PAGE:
AG considers filing motion to recuse remaining Ascension judges from Matassa trial

Halen Doughty
Parish President Kenny Matassa

Who will preside over Parish President Kenny Matassa's trial? That's still up in the air. The Louisiana Attorney General's Office is reportedly considering a recusal of the three remaining judges in the 23rd Judicial District Court from presiding over the alleged bribery case.

Last month, Judge Jason Verdigets recused himself from the trial because of his work with Matassa in planning a new parish courthouse. Now, the AG's office said it is considering a recusal motion for the other three judges in the district for similar issues.

Matassa's attorney Lewis Unglesby was not pleased with the announcement, as the motion postponed the trial set for February 21. He said Verdigets recused himself because of his weekly interactions with the Parish President in the planning of the courthouse. But Unglesby said the other judges within the district do not have the same conflicts of interest.

Matassa is charged with election bribery after allegedly trying to bribe a candidate in the 2016 Gonzales City Council race to drop out of the election. The Parish President was recorded having a conversation with Wayne Lawson, the candidate, about dropping out of the race in favor of a job within the parish. Matassa has denied the allegations, calling the discussion an attempt to help a friend with a job and political advice.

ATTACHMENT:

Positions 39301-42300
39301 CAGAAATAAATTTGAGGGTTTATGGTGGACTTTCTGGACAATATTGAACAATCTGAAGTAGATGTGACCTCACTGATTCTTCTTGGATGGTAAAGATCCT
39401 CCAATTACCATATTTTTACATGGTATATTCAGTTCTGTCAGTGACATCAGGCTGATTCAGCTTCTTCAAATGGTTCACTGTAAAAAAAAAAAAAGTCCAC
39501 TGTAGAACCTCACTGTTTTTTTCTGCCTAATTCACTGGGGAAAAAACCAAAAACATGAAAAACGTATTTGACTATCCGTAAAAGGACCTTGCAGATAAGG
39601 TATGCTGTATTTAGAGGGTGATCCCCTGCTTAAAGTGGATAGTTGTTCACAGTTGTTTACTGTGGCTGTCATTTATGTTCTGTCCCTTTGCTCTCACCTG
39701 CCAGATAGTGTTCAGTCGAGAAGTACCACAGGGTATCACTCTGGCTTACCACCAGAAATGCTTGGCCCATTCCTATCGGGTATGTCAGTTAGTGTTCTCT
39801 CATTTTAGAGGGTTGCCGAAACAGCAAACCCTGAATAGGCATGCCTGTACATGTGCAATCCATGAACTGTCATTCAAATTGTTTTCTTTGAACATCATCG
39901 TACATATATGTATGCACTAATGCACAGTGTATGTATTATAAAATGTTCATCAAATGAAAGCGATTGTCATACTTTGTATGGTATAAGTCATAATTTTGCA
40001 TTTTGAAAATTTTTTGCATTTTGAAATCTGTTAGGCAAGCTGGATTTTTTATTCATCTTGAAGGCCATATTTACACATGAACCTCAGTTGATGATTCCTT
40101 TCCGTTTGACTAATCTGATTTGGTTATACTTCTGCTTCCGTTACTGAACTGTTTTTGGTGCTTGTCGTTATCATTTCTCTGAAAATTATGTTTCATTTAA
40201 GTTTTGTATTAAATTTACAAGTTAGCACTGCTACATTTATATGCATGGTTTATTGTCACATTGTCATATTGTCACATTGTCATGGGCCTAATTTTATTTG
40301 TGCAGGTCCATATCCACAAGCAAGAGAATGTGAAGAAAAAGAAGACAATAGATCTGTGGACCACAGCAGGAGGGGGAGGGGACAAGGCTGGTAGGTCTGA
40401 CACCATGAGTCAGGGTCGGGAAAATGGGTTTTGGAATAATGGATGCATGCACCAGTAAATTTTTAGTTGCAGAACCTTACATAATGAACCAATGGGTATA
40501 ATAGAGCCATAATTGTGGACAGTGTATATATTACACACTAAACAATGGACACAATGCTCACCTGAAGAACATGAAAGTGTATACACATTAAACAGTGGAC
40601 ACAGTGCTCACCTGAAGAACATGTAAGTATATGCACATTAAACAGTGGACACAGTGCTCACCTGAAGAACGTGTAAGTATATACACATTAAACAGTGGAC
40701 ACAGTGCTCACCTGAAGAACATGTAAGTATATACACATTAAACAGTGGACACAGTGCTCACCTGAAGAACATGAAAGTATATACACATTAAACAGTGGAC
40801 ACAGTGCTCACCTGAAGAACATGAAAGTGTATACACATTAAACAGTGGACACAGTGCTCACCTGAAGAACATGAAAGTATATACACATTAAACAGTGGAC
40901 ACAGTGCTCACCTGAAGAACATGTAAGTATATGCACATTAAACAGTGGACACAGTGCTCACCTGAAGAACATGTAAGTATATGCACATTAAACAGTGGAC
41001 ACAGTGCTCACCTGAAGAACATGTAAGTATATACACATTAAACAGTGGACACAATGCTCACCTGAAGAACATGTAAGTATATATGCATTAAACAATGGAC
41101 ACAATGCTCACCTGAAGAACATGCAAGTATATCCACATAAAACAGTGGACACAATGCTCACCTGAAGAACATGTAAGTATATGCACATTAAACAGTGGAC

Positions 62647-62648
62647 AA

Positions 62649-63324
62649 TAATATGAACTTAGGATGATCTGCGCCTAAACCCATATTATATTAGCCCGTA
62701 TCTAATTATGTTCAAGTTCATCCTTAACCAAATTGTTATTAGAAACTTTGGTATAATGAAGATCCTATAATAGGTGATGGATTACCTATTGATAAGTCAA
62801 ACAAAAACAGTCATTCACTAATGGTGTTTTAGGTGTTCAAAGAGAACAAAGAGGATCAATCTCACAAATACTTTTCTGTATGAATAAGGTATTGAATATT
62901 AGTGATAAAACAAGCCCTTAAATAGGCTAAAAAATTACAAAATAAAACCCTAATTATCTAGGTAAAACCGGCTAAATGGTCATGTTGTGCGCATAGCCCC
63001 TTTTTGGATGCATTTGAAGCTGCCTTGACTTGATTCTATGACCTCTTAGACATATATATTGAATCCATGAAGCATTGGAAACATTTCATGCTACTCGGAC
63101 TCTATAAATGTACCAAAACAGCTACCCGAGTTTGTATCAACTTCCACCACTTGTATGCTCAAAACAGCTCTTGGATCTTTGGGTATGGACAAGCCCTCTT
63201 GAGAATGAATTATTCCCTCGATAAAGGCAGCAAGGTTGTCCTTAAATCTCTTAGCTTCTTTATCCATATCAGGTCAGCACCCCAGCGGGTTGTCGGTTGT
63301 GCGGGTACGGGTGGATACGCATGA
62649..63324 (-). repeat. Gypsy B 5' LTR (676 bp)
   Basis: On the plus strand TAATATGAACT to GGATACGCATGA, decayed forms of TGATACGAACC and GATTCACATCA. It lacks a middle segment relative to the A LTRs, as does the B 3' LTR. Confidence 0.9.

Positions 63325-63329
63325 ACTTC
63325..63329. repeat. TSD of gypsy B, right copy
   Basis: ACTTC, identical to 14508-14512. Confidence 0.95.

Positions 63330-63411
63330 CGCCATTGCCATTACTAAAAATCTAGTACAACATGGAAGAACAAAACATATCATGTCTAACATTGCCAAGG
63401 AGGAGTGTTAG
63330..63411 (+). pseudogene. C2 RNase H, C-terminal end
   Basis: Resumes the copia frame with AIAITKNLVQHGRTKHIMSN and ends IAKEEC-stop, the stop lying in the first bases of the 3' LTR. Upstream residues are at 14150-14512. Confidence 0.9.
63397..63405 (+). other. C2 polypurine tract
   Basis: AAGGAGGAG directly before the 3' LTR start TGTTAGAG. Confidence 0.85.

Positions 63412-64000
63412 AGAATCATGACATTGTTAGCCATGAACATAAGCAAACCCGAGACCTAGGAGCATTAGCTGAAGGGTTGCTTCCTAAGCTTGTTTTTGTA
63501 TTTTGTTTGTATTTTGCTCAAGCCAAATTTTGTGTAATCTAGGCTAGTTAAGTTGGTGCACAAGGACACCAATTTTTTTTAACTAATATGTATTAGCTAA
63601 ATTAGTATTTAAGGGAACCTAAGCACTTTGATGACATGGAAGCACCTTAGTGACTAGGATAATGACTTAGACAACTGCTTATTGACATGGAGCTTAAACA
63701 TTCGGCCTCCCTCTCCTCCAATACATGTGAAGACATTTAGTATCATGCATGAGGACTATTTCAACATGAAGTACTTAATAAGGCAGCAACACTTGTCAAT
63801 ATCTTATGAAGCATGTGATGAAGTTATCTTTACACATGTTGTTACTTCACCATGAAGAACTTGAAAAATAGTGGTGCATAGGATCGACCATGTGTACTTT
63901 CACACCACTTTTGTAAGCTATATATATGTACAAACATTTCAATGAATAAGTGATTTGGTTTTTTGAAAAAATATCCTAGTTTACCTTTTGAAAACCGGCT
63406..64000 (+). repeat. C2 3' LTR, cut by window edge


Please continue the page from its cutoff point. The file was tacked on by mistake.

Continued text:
Judge Thomas Kliebert was assigned to the case after Verdiget's recusal. He brought up the possibility of additional recusals Wednesday. Kliebert gave the AG five days to file the motion to recuse him or he will proceed with the case.

"In light of the recent recusal and in the interest of justice, our office is weighing our options regarding the filing of an additional motion to recuse in this matter," a spokesperson from AG Landry's office said. "Should we file additional motions to recuse, it will be done strictly for the purposes of following the law and allowing a neutral court to preside over this matter in the interest of justice."

Unglesby said if the motion is filed, then the Louisiana Supreme Court will have to appoint an ad hoc judge to hear the motion because none of the judges within the 23rd Judicial District Court would be eligible to hear it. Then that judge will make a decision on the motion. Unglesby said he expects the ad hoc] judge to allow the judges within the district to handle the case.  

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